I am thinking of other examples. My son has just returned from tramping the earth with a rucksack. He noticed in Montevideo British Leyland buses manufactured in 1930. They keep going because that is a Latin country, and a Latin country is never defeated in making spares. He went on in his travels to Darjeeling and there saw a steam engine drawing its trucks up a mountain side, belching sparks and smoke in the good old-fashioned way. It was a Krupp manufacture of 1911. I do not want to labour this matter because almost every speaker has laid greater or less stress upon it, but I associate myself with the noble Viscount, Lord Simon, and the noble Lord, Lord Davies of Leek, in what they said on this subject.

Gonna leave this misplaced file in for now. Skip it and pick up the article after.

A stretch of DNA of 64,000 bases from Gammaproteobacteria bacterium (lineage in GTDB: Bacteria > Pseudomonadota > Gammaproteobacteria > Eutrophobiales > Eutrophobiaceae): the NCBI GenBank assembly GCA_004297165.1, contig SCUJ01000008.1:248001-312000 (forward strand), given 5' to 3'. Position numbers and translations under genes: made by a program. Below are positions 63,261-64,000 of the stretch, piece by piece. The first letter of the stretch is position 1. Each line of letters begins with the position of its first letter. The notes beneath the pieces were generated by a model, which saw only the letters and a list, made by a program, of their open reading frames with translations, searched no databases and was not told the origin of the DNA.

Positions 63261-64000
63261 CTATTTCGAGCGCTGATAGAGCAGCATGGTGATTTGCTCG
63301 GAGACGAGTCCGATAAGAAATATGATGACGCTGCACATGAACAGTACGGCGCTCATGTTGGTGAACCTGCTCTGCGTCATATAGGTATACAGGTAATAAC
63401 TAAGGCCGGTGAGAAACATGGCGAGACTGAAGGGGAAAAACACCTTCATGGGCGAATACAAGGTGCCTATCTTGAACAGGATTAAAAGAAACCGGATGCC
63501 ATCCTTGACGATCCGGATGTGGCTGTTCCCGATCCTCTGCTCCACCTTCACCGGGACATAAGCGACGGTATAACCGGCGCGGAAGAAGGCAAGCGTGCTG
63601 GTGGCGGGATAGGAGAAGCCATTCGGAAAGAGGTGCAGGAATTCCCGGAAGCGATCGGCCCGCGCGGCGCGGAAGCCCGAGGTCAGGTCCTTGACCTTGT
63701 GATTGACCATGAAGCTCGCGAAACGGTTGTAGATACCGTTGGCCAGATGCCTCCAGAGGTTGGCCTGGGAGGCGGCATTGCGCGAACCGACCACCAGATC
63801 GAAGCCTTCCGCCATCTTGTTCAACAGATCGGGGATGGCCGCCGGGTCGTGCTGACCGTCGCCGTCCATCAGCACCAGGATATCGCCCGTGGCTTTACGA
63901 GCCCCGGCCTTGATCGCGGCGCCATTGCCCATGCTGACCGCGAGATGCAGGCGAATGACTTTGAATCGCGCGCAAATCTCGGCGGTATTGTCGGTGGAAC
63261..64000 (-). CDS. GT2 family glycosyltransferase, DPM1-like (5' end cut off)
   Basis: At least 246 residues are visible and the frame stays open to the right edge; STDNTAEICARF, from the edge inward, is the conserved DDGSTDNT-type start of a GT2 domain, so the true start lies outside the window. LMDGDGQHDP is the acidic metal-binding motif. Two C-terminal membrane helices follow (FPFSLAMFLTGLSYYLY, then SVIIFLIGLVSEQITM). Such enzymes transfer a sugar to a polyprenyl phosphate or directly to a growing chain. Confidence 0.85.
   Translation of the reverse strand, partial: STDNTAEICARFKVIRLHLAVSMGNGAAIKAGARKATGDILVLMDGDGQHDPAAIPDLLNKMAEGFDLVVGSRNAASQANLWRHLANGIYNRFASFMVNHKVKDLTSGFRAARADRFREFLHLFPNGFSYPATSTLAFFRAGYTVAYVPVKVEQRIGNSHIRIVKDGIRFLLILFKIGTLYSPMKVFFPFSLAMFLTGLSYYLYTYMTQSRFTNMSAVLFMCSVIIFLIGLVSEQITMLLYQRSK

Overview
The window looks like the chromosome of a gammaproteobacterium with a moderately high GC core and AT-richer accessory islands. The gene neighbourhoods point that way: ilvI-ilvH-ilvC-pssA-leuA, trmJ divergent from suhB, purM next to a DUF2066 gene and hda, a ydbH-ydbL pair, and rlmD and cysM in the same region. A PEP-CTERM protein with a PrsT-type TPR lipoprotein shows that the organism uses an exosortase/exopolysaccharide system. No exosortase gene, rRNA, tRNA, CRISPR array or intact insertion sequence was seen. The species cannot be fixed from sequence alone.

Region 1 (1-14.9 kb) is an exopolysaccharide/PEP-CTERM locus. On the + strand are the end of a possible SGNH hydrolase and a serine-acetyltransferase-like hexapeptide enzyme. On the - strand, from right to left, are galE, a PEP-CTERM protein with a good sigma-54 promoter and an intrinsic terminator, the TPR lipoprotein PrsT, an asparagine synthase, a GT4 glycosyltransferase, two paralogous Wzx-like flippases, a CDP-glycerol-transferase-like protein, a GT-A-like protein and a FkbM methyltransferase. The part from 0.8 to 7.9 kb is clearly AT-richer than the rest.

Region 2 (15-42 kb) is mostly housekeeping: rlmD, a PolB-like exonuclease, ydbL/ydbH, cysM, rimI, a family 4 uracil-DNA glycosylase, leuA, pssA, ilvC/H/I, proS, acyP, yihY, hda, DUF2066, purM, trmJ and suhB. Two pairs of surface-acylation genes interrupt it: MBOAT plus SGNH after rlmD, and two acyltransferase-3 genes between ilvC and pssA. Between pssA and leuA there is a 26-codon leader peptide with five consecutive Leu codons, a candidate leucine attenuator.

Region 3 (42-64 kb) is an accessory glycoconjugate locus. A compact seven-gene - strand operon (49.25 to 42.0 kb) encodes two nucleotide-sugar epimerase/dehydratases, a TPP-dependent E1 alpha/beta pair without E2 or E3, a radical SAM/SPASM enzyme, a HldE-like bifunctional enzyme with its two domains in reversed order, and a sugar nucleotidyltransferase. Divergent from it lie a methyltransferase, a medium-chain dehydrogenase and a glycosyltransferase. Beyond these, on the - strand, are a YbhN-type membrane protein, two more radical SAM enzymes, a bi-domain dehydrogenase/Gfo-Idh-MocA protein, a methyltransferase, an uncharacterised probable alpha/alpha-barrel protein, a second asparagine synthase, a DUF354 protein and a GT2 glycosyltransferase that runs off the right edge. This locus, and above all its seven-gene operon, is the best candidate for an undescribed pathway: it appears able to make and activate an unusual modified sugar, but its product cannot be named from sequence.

I have two other observations which arise from what others have said. The noble Viscount, Lord Simon, spoke of food. I put a different point of view. Food shortages are not the phenomena that have troubled us in the West in my lifetime, but food surpluses. We are always having a mountain of something. We have had a beef mountain and a butter mountain, and in the 1930s there were cotton mountains and fish mountains, cocoa mountains, bean mountains and this, that and the other. It is a surplus of food and raw materials which has bothered us, not a shortage. I do not think on the aggregate there is a shortage, or a foreseeable shortage. But what worries me, and what I would hope might come to the consideration of nations at a higher level, is how to cope with the surpluses without destroying them. Is there no means at all of making a freeze bank in which these surpluses can be put—as my wife and I say when we discuss these things, like Joseph advising a Pharaoh in Egypt how to prepare for seven lean years by husbanding the resources of seven years of surplus? Is there no means whatever whereby these things can be stored in some way, if not for our own consumption, at least for the millions who are undernourished—75 million (shall we say?) in Bangladesh—and there are similar situations all over the place. The difficulty is one of distribution, and I refer to the matter because the noble Viscount, Lord Simon, raised it.